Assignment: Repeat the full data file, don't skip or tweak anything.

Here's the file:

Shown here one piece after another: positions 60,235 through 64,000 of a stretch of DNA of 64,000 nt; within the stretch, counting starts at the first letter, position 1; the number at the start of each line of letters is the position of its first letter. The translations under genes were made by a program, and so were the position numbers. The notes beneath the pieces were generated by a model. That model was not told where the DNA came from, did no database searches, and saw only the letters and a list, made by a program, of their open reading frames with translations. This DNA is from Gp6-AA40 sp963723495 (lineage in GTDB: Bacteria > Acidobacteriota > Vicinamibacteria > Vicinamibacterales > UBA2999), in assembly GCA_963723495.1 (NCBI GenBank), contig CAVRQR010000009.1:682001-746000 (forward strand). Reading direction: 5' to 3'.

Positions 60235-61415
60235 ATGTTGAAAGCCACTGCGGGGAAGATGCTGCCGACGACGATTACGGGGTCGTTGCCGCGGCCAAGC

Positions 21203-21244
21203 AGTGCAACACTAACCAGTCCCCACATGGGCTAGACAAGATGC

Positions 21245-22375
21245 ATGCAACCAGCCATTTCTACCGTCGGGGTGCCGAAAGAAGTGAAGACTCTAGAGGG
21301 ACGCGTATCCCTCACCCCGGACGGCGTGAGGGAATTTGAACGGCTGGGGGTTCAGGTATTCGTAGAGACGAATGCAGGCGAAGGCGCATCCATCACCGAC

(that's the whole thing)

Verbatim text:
Shown here one piece after another: positions 60,235 through 64,000 of a stretch of DNA of 64,000 nt; within the stretch, counting starts at the first letter, position 1; the number at the start of each line of letters is the position of its first letter. The translations under genes were made by a program, and so were the position numbers. The notes beneath the pieces were generated by a model. That model was not told where the DNA came from, did no database searches, and saw only the letters and a list, made by a program, of their open reading frames with translations. This DNA is from Gp6-AA40 sp963723495 (lineage in GTDB: Bacteria > Acidobacteriota > Vicinamibacteria > Vicinamibacterales > UBA2999), in assembly GCA_963723495.1 (NCBI GenBank), contig CAVRQR010000009.1:682001-746000 (forward strand). Reading direction: 5' to 3'.

Positions 60235-61415
60235 ATGTTGAAAGCCACTGCGGGGAAGATGCTGCCGACGACGATTACGGGGTCGTTGCCGCGGCCAAGC

Positions 21203-21244
21203 AGTGCAACACTAACCAGTCCCCACATGGGCTAGACAAGATGC

Positions 21245-22375
21245 ATGCAACCAGCCATTTCTACCGTCGGGGTGCCGAAAGAAGTGAAGACTCTAGAGGG
21301 ACGCGTATCCCTCACCCCGGACGGCGTGAGGGAATTTGAACGGCTGGGGGTTCAGGTATTCGTAGAGACGAATGCAGGCGAAGGCGCATCCATCACCGAC